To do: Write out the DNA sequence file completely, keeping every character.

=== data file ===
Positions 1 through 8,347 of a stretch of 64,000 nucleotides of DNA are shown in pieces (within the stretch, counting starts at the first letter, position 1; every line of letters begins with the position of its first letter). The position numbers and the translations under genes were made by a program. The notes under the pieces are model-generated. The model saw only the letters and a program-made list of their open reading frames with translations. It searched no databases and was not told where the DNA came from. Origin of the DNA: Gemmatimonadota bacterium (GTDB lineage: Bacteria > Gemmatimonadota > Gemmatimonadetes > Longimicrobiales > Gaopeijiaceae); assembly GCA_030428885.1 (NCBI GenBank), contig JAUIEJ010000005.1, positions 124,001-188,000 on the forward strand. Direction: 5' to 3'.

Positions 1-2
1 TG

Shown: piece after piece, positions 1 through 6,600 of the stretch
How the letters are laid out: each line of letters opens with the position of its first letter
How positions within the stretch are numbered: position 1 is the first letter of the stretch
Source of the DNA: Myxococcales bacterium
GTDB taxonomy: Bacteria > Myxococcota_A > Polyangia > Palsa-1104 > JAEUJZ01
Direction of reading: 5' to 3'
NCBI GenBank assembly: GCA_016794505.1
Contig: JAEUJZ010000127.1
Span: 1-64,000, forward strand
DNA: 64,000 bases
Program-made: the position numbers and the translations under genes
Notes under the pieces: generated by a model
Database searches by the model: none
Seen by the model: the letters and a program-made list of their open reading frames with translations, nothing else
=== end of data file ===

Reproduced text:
Positions 1 through 8,347 of a stretch of 64,000 nucleotides of DNA are shown in pieces (within the stretch, counting starts at the first letter, position 1; every line of letters begins with the position of its first letter). The position numbers and the translations under genes were made by a program. The notes under the pieces are model-generated. The model saw only the letters and a program-made list of their open reading frames with translations. It searched no databases and was not told where the DNA came from. Origin of the DNA: Gemmatimonadota bacterium (GTDB lineage: Bacteria > Gemmatimonadota > Gemmatimonadetes > Longimicrobiales > Gaopeijiaceae); assembly GCA_030428885.1 (NCBI GenBank), contig JAUIEJ010000005.1, positions 124,001-188,000 on the forward strand. Direction: 5' to 3'.

Positions 1-2
1 TG

Shown: piece after piece, positions 1 through 6,600 of the stretch
How the letters are laid out: each line of letters opens with the position of its first letter
How positions within the stretch are numbered: position 1 is the first letter of the stretch
Source of the DNA: Myxococcales bacterium
GTDB taxonomy: Bacteria > Myxococcota_A > Polyangia > Palsa-1104 > JAEUJZ01
Direction of reading: 5' to 3'
NCBI GenBank assembly: GCA_016794505.1
Contig: JAEUJZ010000127.1
Span: 1-64,000, forward strand
DNA: 64,000 bases
Program-made: the position numbers and the translations under genes
Notes under the pieces: generated by a model
Database searches by the model: none
Seen by the model: the letters and a program-made list of their open reading frames with translations, nothing else